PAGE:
DMLs introduce interesting new possibilities in audio reproduction.

No surround channels or subwoofer for this installation. I want to explore what the DMLs will do in this application before even thinking about anything else.

Amplifiers

I have a pair of stereo Hypex N-Core Class D amp modules. I’ve used versions of these with other DMLs with great success.

Streaming

I stream from a single source, essentially a smart TV will connect by optical audio to something (e.g. a computer running a Mathematica program) to handle DSP (digital signal processing) & DAC (digital to analog conversion).

DSP & DAC

Here I can use some Mathematica advice.

I don’t want to buy an AV preamp/processor. I don’t see the sense in paying a premium for a lot of functionality I’ll never use.

More importantly, I want to do as much of the DSP and maybe DAC in software and it seems like Mathematica can enable me to do this.

I’ve got an extra computer to dedicate to this effort and a Mathematica license I can use. If I can do this in Mathematica I see nothing standing in the way of doing this in a CDF.

I may need some additional hardware, maybe a sound card. None of that worries me.

While Mathematic has lots of support for signal processing (see: Digital Filter Design), I haven’t found specific solutions/code for decoding the current Dolby Surround stuff critical for a successful implementation.

I can extract the stereo left and right channel information in a straight forward manner. Decoding the center channel information from a Dolby Atmos stream gets trickier.

For deeper background see: Dolby Pro Logic system here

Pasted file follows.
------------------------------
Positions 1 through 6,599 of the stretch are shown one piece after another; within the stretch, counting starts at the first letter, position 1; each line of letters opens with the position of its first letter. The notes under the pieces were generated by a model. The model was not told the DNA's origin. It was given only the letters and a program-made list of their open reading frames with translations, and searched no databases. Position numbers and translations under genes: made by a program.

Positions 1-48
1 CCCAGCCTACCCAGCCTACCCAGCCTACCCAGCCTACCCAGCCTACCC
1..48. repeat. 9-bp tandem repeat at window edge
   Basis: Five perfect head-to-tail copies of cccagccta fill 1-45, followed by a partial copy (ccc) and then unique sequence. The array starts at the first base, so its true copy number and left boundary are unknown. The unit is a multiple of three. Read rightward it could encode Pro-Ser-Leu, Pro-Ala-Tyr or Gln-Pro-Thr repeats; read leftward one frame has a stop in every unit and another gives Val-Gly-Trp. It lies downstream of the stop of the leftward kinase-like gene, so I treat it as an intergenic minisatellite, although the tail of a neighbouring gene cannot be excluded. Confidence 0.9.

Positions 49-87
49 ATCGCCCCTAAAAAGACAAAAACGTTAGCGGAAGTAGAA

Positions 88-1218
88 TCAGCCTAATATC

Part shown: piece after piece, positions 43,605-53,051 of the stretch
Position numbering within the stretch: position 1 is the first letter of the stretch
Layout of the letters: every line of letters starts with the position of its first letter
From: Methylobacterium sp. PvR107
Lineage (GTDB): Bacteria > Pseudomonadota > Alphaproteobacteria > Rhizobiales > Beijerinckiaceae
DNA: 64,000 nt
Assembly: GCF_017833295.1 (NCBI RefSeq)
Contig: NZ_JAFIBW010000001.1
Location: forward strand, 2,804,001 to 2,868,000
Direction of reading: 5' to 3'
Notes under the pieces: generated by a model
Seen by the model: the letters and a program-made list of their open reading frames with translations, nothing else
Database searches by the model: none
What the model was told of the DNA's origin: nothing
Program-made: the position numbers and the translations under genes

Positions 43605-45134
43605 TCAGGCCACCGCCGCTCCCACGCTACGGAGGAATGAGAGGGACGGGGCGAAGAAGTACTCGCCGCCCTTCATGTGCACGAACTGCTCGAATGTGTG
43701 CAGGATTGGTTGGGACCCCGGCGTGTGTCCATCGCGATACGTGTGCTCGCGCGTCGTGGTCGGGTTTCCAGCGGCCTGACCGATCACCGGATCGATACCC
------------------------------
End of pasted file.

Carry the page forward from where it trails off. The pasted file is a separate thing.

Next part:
I can pretty simply fabricate/synthesize center channel information from stereo left and right channels rather than decoding/extracting it from the stream. Serviceable, but decoding would certainly work better and also provide the basis to later decode channels beyond left - center - right.

I’ve looked around for surround decoder code in Mathematica, but haven’t found anything that looks like it actually decodes Dolby.

I do not underestimate the task. Doing DSP and DAC within a general purpose computer rather than in dedicated purpose-built hardware & firmware presents significant timing/coordination & buffering issues, let alone aligning things like speech with the video on the TV.

That said, DIYers have done this. If they can home brew this sort of thing on other platforms or by cobbling together bits from here and there, surely Mathematica can achieve an elegant solution.

Thoughts on strategy and resources to inform this project appreciated.

—————————-

MatLab resource

MatLab has a good page on this at: Surround Sound Matrix Encoding and Decoding

A Mathematica equivalent to the MatLab page would go a long way to giving me the direction I need.

$\endgroup$
10
  • 1
    $\begingroup$ Could you ask a shorter and more targeted question and highlight the parts you're having trouble with? The rest you'd be better off asking at sound.stackexchange.com $\endgroup$
    – flinty